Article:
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A 112,000-foot former call center sat dormant for nearly a decade before it was transformed into the library of the future.

Pikes Peak Library District's Library 21c is filled with books and research materials but also 3-D printers, gaming rooms and a television studio. It's a hub for creatives, with two makerspaces filled with the tools to sew, build, craft, print or engrave.

"There is something for everyone, whether you want the high-tech or you want the low-tech, if you like the handicraft-type activity or the computer-related stuff," said Becca Cruz, manager of the library's creative computer commons.

The library is a designated family place library, meaning it holds parent-child workshops and programs for children in a specially-designed space filled with toys, books and learning materials. A business and entrepreneurial center offers classes, resources and meeting spaces.

"A big part of this location is not just being a place for books - not just being a place to get information, but a place to create information, a place to add to the community, a place to have a space to invent and start small businesses and meet with individuals and start conversations and really blossom as a community," said Antonia Krupicka-Smith, the library's adult services manager.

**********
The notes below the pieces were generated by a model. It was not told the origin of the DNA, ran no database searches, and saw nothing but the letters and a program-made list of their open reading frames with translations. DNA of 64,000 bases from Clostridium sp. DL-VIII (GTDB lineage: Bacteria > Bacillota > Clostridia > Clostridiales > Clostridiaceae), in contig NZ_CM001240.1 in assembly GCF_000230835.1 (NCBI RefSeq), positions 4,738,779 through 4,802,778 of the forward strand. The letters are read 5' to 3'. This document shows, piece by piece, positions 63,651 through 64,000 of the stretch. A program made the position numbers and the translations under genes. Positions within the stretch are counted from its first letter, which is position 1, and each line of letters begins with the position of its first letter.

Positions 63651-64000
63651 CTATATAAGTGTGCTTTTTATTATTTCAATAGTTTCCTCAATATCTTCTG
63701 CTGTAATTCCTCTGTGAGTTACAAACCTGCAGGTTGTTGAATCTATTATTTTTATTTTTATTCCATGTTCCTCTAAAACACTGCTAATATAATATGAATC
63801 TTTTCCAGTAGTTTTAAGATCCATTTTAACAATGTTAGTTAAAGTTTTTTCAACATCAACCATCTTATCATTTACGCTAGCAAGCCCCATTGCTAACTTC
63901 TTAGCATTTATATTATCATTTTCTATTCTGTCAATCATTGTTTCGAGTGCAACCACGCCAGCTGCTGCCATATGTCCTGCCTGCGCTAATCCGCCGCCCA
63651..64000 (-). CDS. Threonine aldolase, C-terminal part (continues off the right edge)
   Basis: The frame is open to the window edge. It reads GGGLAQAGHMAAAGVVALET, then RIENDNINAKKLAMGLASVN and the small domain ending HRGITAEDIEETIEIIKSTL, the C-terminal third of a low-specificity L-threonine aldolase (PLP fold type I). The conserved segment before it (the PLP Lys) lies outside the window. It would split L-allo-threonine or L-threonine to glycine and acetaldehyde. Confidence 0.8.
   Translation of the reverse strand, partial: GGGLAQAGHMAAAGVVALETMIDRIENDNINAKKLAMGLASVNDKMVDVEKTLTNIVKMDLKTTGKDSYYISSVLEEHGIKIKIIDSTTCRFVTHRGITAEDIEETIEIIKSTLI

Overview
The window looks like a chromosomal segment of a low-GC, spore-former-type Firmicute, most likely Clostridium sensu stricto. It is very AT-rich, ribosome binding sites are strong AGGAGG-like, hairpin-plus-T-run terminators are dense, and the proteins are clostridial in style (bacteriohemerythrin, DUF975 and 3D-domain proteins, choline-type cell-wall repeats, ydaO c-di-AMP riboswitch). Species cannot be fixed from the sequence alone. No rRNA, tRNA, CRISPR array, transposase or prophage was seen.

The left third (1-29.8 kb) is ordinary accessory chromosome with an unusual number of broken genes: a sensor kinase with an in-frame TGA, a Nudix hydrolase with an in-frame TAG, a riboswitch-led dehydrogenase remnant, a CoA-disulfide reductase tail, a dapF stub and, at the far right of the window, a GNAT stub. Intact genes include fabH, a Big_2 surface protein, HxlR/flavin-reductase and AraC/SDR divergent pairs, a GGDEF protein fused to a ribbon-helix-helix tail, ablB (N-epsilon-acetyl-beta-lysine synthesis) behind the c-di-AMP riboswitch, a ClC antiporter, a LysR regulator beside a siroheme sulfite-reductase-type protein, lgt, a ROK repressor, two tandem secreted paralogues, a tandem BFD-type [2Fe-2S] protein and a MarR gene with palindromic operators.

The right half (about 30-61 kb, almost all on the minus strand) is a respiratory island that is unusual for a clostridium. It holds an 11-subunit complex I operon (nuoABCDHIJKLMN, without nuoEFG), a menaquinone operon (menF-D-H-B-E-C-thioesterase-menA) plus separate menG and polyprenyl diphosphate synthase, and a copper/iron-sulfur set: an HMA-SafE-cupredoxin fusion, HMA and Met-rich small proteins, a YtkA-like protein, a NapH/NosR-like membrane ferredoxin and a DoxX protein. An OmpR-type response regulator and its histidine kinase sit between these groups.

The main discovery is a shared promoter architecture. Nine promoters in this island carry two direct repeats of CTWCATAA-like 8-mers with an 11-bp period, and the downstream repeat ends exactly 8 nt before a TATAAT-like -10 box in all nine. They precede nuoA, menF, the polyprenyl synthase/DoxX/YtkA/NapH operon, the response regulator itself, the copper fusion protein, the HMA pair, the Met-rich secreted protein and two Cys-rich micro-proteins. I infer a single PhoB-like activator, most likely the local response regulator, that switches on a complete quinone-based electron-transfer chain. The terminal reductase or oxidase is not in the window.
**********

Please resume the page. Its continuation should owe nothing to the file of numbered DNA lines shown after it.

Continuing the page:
Since Library 21c opened in 2014, it has been a space to try out new ideas and services that are now being rolled out at other libraries, said Sean Anglum, spokesman for the Pikes Peak Library District.

"21st century library services are not your 'shush' library," Anglum said.

Library 21c is on the north side of Colorado Springs at 1175 Chapel Hills Drive.

Ellie is a crime and breaking news reporter. She's a proud Midwesterner, stationery hoarder and Earl Grey tea enthusiast. After interning at The Gazette in 2015, she joined the newspaper's staff in 2016.

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